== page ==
Thursday, December 10, 2015


This is coolbert:

Critics of the tumblehome design of the DDG1000 Zumwalt abound:

1. "Will DDG-1000 Destroyers Be Unstable?"

“Is New U.S. Destroyer Unstable?”

"Are the critics prisoners of their preconceptions re: what ships are 'supposed' to look like, or sounding an early alarm before a very expensive ship and its crew are lost to Mother Nature rather than enemy fire?"

“Nothing like the Zumwalt has ever been built. The 14,500-ton ship’s flat, inward-sloping sides and superstructure rise in pyramidal fashion in a form called tumblehome."

“At least eight current and former officers, naval engineers and architects and naval analysts interviewed for this article expressed concerns about the ship’s stability . . .  'It [Zumwalt] will capsize in a following sea at the wrong speed if a wave at an appropriate wavelength hits it at an appropriate angle'… “

"Following sea . . . wrong speed . . . appropriate wavelength . . . appropriate angle".

And such an occurrence will happen how often?

2. "Instability Questions About Zumwalt Destroyer Are Nothing New"

"As the US Navy's newest ship puts to sea for the first time, old questions are resurrected"

"WASHINGTON — The advanced destroyer Zumwalt (DDG 1000) is scheduled to put to sea next week to begin a series of sea trials."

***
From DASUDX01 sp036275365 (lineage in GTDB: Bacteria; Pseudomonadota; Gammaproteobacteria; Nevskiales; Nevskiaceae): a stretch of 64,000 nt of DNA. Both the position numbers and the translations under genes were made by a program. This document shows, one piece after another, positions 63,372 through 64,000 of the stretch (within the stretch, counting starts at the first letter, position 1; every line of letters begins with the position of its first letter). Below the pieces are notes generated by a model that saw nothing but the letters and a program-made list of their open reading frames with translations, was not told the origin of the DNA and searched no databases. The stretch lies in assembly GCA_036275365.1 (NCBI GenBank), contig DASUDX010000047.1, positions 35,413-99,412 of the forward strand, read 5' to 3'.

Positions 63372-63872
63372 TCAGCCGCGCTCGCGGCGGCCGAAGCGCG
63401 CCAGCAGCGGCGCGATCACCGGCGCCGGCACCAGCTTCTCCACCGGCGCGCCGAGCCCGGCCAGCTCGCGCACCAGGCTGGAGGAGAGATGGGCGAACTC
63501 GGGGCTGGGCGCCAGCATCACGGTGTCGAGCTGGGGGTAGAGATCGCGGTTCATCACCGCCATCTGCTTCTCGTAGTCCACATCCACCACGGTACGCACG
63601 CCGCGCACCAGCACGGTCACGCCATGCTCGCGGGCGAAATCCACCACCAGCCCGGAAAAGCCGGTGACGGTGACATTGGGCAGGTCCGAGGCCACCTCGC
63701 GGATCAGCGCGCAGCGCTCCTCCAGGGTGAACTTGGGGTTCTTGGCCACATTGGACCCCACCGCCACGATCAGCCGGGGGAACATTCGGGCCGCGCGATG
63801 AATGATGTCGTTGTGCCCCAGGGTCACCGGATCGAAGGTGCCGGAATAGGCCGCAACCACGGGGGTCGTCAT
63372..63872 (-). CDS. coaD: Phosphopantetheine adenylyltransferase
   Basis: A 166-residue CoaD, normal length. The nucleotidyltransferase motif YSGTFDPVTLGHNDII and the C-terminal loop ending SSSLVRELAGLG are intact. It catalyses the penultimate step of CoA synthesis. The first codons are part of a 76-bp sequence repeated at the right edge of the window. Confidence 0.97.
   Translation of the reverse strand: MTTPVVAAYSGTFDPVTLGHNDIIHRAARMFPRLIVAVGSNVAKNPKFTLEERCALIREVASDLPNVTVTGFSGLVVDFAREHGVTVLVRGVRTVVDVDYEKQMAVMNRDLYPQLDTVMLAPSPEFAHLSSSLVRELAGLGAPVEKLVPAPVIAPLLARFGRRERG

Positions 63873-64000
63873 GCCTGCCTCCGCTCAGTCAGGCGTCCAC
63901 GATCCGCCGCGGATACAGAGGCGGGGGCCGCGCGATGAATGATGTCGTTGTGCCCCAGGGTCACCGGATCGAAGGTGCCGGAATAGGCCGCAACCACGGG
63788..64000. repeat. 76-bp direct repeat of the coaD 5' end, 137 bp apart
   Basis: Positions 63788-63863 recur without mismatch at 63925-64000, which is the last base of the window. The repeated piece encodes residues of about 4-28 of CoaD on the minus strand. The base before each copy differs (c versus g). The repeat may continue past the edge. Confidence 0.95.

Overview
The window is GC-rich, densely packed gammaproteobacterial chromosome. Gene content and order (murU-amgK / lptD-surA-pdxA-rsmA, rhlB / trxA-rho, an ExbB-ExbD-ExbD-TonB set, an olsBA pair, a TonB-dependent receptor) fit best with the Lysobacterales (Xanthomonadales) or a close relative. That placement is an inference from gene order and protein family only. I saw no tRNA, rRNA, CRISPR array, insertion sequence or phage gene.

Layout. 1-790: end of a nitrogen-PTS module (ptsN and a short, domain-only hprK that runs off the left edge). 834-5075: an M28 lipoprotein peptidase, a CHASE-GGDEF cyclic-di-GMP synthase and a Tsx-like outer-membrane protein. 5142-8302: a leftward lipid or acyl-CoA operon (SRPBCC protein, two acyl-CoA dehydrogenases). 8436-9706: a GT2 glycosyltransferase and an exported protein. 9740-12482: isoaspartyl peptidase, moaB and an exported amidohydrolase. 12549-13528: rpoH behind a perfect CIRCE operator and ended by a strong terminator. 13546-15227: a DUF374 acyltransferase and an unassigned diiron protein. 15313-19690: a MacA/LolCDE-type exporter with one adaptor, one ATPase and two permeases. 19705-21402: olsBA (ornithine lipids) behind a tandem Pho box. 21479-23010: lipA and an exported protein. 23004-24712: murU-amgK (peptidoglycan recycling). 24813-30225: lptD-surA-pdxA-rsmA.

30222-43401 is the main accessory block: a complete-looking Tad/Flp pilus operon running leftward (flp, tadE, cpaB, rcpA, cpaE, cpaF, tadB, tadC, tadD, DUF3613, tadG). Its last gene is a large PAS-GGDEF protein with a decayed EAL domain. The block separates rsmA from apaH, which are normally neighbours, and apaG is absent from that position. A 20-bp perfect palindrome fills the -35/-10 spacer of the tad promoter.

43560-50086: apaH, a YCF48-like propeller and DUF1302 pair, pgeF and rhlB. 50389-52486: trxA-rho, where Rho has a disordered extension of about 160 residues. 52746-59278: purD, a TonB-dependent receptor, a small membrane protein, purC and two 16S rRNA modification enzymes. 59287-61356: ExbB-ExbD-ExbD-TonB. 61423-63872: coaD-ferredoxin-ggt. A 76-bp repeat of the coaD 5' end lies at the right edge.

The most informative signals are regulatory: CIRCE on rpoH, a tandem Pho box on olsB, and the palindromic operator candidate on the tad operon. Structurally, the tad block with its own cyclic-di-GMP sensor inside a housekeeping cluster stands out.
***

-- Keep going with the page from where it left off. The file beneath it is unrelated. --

"The Zumwalt and her two sister ships are built with a tumblehome hull, where the sides slope inward rather than outward or at a straight vertical as in most ship designs. The configuration, part of the ship’s low-cross section or stealth characteristics, is reminiscent of some designs of more than a century ago, but the DDG 1000 takes tumblehome to a new extreme. Essentially, no one has ever been to sea on a full-sized ship of this type."

YES and NO! Some French warships of the Pre-Dreadnought era incorporated the tumblehome hull. EVEN FRENCH NAVAL ARCHITECTS PREFERRED THIS DESIGN! More correct to say that NO modern warship uses the tumblehome hull!

"Following sea . . . wrong speed . . . appropriate wavelength . . . appropriate angle".

A prudent commander, observing such conditions, will be alert to same and take measure to prevent his vessel from foundering? I might think so.


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